Officials Say No Discrimination In Seeking 'Christian Roommate'
The Grand Rapids Press/Religion News Service
GRAND RAPIDS, Mich. (RNS) A Michigan woman did not violate fair housing law when she posted a flier at her church seeking a "Christian roommate," federal officials have ruled.
The Fair Housing Act prohibits discrimination on the basis of religion. But officials from the U.S. Department of Housing and Urban Development and the Michigan Department of Civil Rights saw more than one constitutional issue.
"When it comes to a federal law, the individual's constitutional rights trump all," HUD spokeswoman Laura Feldman said. "That's the highest power."
The case started this summer when someone saw the ad at a local church and anonymously filed a complaint with the Fair Housing Center of West Michigan. That was sent to the Michigan Department of Civil Rights, which handles investigations of fair housing complaints for HUD.
Maurice McGough, deputy regional director for fair housing and equal opportunity in HUD's Chicago office, said they were concerned about the individual's right to freedom of expression, freedom of association and freedom of intimate association, among other issues.
The fact that it was a roommate situation and that the woman posted her ad in a church -- as opposed to a general circulation newspaper, for example -- came into play, HUD officials said.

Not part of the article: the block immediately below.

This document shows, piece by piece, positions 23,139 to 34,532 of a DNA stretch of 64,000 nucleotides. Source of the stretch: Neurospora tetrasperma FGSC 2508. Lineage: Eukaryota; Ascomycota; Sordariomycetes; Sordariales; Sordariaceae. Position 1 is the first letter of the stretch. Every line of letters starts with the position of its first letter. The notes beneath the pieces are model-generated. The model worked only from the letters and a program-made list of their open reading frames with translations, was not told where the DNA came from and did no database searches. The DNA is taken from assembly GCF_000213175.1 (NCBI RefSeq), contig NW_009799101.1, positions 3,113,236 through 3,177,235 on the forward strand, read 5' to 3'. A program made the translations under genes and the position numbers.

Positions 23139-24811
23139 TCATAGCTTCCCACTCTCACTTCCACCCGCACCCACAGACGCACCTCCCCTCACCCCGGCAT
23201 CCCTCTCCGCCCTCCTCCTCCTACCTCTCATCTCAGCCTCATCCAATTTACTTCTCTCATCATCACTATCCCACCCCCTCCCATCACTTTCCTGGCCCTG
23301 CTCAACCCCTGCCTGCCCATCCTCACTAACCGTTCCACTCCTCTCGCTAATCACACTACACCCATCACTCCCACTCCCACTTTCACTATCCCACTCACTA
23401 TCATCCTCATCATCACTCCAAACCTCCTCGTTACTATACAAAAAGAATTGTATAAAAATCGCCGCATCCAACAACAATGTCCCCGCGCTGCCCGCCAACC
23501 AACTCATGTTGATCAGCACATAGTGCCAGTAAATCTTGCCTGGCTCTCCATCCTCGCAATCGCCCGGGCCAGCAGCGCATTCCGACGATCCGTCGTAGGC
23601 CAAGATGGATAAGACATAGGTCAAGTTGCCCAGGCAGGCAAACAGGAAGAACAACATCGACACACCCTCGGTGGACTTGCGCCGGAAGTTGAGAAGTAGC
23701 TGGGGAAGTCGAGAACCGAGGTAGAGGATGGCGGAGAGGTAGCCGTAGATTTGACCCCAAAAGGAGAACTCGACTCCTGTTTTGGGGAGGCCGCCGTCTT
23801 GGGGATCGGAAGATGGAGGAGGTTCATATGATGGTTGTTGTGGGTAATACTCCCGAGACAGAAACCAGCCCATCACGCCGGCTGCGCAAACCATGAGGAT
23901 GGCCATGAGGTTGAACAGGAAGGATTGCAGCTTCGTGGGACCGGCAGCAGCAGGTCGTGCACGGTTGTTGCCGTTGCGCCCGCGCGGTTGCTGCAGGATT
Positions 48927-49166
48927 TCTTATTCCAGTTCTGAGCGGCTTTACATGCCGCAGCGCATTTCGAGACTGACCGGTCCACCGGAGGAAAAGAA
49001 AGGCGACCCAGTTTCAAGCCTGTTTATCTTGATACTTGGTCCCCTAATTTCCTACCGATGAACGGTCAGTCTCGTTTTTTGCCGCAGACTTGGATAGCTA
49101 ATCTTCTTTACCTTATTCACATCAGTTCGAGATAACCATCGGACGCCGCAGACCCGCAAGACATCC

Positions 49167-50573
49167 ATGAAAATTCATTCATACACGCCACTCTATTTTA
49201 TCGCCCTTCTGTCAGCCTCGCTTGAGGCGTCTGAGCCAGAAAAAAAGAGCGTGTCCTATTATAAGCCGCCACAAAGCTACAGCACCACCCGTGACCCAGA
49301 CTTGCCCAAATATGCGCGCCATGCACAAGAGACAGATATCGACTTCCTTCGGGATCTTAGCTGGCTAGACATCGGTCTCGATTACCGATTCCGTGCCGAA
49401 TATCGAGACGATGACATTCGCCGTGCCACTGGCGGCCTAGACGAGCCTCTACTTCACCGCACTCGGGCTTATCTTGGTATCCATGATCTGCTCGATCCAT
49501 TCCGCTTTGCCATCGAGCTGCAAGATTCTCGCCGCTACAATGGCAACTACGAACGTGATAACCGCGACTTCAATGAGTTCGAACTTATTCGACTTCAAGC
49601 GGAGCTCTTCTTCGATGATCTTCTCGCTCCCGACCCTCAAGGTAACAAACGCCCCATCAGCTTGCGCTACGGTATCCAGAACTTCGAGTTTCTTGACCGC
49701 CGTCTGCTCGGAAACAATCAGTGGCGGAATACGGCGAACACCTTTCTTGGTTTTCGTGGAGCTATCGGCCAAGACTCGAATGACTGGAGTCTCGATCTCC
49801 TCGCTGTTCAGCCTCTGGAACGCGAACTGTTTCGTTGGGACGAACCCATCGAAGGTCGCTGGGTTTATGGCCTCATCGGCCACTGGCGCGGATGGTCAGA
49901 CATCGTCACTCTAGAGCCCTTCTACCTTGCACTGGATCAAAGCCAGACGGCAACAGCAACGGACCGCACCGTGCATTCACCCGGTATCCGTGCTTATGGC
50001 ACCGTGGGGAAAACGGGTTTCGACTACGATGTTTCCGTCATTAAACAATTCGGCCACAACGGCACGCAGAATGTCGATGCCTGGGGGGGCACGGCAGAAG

"We looked at those general protections and, without trying to draw too fine of a distinction between them, we erred on the side of the Constitution," McGough said. "This is the federal government. We have to be (careful) about how we enforce our authority."
Nancy L. Haynes, executive director of the Fair Housing Center of West Michigan, said HUD's determination was based on this specific case.
"It's unique and specific to this case," Haynes said. "It's not that there is some new exception to the law."
The woman, who has not been identified, was represented by the Alliance Defense Fund, a Christian legal group in Scottsdale, Ariz., which sent a letter to the Michigan Department of Civil Rights asking for dismissal.